Additionally, ninjas in general just weren’t considered as cool as they were in the 80s and early 90s: gritty sci-fi aesthetics reigned supreme at the turn of the millennium, and there just was no place left for lighthearted films like 3 Ninjas among the young masses.
With an impressive Rotten Tomatoes score of 0%, 3 Ninjas: High Noon at Mega Mountain could be easily considered one of the worst movies ever made. It’s no surprise that, following the massive disaster that was High Noon at Mega Mountain, Sony Pictures finally pulled the plug on the whole franchise, leading the three ninjas to early retirement.
However, as we all know, Hollywood is an industry that thrives on reusing and repackaging ideas. Could we be on the verge of a 3 Ninjas revival? Well, stranger things have happened — literally.
On July 15, 2016, Netflix released the first season of a new horror show — a series that drew heavy inspiration from some classic Stephen King stories and was filled to the brim with eighties nostalgia. Stranger Things would quickly become one of the platform’s most successful original programs, sparking an immediate interest in similar stories.
The following year, in 2017, a reboot of Stephen King’s It was released, becoming one of the most commercially-successful horror movies of all time. The movie was clearly inspired by Stranger Things’ success, going as far as casting one of the show’s lead stars in a starring role.
The point is that there’s a renewed interest in Goonies-style adventure films starring a cast of young actors at the moment. Sure, it seems like Marvel has an iron grip at the box office at the moment, but the law of diminishing returns seems to finally be setting in for the MCU.
Also worth keeping in mind is that, as time moves forwards, the nostalgia for earlier decades keeps changing. A few years back, the eighties revival was all the rage, but lately, we’ve seen a renewed interest in the nineties in a ton of different movies and shows. The Fresh Prince of Bel-Air revival and the Friends reunion are proof that the 90s are back in full force, and cheesy franchises like 3 Ninjas are no doubt a beloved part of someone’s childhood, which would inevitably lead to some form of reboot or spiritual successor of some sort.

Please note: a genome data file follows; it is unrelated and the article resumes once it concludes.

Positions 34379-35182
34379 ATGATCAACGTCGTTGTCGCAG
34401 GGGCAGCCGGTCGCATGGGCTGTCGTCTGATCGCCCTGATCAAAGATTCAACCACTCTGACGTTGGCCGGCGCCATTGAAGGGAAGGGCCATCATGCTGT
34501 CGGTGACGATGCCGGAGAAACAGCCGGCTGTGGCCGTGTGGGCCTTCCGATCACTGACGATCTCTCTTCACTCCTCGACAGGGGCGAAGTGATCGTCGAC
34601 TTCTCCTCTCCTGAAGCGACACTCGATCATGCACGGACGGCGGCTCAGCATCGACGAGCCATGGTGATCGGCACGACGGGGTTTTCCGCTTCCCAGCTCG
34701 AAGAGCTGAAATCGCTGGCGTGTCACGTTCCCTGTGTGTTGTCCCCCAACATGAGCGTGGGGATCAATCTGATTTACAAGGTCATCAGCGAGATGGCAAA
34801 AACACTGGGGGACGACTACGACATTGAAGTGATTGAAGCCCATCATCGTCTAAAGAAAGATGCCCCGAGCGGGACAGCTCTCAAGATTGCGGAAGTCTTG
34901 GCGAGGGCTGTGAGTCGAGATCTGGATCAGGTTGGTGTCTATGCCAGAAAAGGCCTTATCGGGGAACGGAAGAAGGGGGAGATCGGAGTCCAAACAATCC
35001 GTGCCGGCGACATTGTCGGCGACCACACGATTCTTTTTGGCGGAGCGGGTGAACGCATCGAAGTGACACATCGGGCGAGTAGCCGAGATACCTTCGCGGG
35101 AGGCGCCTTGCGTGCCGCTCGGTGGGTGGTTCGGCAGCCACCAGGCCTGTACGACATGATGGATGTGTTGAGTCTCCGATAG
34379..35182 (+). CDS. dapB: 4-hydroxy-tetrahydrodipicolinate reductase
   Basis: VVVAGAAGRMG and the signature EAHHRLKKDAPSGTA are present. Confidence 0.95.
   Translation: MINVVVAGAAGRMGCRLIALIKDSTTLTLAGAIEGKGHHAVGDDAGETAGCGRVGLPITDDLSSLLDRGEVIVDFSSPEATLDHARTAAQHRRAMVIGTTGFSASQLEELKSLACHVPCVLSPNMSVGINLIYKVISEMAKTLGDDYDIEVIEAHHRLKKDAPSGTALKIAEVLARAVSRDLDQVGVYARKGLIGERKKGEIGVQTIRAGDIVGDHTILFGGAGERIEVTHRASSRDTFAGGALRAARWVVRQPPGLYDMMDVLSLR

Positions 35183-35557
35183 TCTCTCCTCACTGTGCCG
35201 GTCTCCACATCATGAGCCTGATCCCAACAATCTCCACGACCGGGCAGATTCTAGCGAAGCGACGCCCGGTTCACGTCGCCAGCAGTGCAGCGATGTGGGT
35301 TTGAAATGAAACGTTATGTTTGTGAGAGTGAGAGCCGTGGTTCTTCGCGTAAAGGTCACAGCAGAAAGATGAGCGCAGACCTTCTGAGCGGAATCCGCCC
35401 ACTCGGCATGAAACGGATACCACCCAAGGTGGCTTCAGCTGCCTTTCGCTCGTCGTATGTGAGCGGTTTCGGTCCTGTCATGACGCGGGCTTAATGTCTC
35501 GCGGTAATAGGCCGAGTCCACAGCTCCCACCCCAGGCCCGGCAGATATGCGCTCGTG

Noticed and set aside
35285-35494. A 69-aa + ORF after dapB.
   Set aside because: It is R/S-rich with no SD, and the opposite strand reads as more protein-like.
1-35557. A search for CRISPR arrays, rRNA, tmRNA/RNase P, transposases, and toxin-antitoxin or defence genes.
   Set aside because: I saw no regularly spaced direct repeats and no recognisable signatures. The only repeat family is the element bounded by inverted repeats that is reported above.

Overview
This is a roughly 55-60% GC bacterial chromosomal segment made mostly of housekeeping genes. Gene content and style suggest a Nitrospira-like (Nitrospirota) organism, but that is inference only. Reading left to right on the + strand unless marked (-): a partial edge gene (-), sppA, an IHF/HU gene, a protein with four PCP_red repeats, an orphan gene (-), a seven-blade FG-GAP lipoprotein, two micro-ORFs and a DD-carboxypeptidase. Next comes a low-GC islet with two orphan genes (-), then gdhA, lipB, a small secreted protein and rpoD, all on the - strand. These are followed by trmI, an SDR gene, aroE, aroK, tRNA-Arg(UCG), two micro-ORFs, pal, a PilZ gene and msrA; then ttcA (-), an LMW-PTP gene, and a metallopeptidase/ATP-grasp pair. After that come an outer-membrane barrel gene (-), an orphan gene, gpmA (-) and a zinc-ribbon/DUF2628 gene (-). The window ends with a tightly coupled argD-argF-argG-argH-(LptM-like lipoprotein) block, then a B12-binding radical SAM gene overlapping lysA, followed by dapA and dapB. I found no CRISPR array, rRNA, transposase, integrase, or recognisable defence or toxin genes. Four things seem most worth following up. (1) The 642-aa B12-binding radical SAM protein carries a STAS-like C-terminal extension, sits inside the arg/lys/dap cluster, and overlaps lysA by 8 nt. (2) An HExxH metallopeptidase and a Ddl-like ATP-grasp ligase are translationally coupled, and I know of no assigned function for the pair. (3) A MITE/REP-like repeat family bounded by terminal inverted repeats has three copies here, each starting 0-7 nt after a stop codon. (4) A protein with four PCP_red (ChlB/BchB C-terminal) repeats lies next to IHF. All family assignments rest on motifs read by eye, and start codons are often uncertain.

The lack of news about a possible 3 Ninjas reboot should keep fans’ expectations tame. Unlike some other major nineties blockbusters, there’s been very little fuzz about this franchise in recent years, if any.
Modernizing the 3 Ninjas formula would also be a serious undertaking for any filmmaker that feels up for the task. Back in 1992, movies, especially family flicks, had a distinct lightheartedness that’s almost impossible to emulate nowadays without making it seem overly cheesy. A “modernized” version of the 3 Ninjas would have to be made to comply with kids’ modern expectations, and ninjas still aren’t as cool as they were in the nineties.
Without the Power Rangersor the Teenage Mutant Ninja Turtlesaround anymore, the success of a 3 Ninjas reboot in 2022 sounds dubious at best. However, fringe stories of remakes coming out of nowhere and making a huge splash at the box office are not unheard of. It will just take a lot of talented filmmaking and a whole lot of goodwill to salvage the franchise after the shocking end that High Noon at Mega Mountain brought upon its fans. Let’s just keep Hulk Hogan far away from the 3 Ninjas reboot and we should be good to go.